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reused and reimagined

A prominent vestige of Austin’s municipal history, the iconic Seaholm Power Plant sat dormant as a blighted brownfield for years — and today is a pioneering model of adaptive reuse. The historic Art Deco structure devolved into a derelict monolith of industry — it was Austin’s first power plant — until being completely reimagined and reinvigorated through contextual design.

Today, the site flourishes with 18-hour activity. The main power plant structure functions as a modern, airy office for a major healthcare entity — and trendy restaurants and residences, a Trader Joe’s, and inviting outdoor areas at all scales draw diverse patrons daily.

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carefully curated
material richness

Perched between high-rise residential and office towers, the amenity deck at Arrive Upper Kirby is the heartbeat of a destination steeped in luxury. The upscale rooftop environment thoughtfully balances the needs of office and residential users — with material richness and striking skyline vistas serving as the unifying thread between areas.

Situated to capitalize on the most desirable sun angles, the resort-style pool is ideal for restorative sunbathing — and a raised planter with mature tree amid the sun shelf, along with custom fabricated cabanas, offer shaded respite around each corner.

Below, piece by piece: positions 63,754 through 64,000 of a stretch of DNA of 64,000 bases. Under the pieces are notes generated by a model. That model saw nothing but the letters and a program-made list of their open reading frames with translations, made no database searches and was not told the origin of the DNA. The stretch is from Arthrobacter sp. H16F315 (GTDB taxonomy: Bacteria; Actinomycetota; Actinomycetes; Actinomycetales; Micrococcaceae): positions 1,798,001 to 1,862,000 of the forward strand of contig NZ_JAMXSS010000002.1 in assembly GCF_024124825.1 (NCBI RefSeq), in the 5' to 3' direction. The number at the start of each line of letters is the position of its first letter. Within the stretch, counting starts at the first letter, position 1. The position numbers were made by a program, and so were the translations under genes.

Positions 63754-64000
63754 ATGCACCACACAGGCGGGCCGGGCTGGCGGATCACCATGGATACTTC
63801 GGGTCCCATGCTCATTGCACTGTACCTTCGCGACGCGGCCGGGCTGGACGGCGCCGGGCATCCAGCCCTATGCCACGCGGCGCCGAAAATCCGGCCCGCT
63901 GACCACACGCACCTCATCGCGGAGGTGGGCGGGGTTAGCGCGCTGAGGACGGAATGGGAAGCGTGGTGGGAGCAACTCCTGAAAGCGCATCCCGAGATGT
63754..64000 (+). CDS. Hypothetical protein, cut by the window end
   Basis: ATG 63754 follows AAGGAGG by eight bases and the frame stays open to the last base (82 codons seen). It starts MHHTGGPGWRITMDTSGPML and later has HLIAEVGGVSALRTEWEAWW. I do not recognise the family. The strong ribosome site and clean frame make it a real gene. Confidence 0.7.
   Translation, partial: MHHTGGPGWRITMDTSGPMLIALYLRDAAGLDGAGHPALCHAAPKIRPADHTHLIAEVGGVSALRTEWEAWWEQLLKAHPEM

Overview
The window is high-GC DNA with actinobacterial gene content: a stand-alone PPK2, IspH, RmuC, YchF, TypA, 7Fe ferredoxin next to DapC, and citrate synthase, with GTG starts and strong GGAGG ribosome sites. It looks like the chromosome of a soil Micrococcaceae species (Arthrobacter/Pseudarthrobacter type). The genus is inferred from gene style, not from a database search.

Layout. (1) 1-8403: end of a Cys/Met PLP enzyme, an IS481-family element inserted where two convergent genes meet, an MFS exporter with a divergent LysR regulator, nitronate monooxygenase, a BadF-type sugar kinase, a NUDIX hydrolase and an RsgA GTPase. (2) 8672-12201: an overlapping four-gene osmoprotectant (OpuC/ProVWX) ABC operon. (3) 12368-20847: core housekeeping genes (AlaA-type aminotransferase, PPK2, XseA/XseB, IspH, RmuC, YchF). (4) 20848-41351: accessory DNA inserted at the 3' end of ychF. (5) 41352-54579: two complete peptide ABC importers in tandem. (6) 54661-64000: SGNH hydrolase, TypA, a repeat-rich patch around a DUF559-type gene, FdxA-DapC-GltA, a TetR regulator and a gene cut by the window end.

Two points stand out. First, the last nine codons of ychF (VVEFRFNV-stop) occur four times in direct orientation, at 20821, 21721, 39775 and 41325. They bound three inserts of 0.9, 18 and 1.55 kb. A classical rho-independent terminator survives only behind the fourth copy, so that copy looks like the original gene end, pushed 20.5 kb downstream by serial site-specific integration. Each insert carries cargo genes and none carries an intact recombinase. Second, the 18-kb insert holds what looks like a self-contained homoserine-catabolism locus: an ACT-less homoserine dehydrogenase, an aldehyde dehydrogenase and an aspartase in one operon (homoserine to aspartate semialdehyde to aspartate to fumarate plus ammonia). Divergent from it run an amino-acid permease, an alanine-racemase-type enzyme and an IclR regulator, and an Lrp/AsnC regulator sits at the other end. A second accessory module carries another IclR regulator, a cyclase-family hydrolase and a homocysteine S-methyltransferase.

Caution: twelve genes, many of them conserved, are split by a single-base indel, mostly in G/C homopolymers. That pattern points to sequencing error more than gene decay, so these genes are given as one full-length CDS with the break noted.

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evolving a
parking lot

The Shops at Park Lane give daily patrons — shoppers, students, office workers, residents and diners — a reason to linger outside and relax. Its combination of rich materials, elegant details and comfortable surroundings revitalized the destination.

Intimate moments are ideal along the black granite water walls, the multipurpose green is well-suited for informal lounging, and the internal street’s curb-less condition accommodates increased public space for large gatherings.

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locally inspired,
universally therapeutic

It’s Baton Rouge’s first freestanding, dedicated children’s hospital— and its physical environment articulates a rich story of regional history, geography and zoology. The new six-story facility includes an immersive outdoor environment that is integral to the therapeutic process and pays homage to Louisiana’s physical environment. The hospital’s healing garden accommodates whimsical recreation, passive contemplation, events like fundraisers, and dedicated staff areas to unwind. Conceptually, the garden evokes Louisiana’s geography with boardwalks passing over depressed, swamp-like grounds, thick pines conjuring piney woods, play mounds inspired by hills, meandering walks recalling winding rivers, and plantings representing the arpents brought over by the French. A prominent statue of St. Francis of Assisi, the patron saint of animals and ecology, is right at home among animal statues, tracks imprinted into concrete walks, and three oversized bird houses for an owl, woodpecker and brown pelican.

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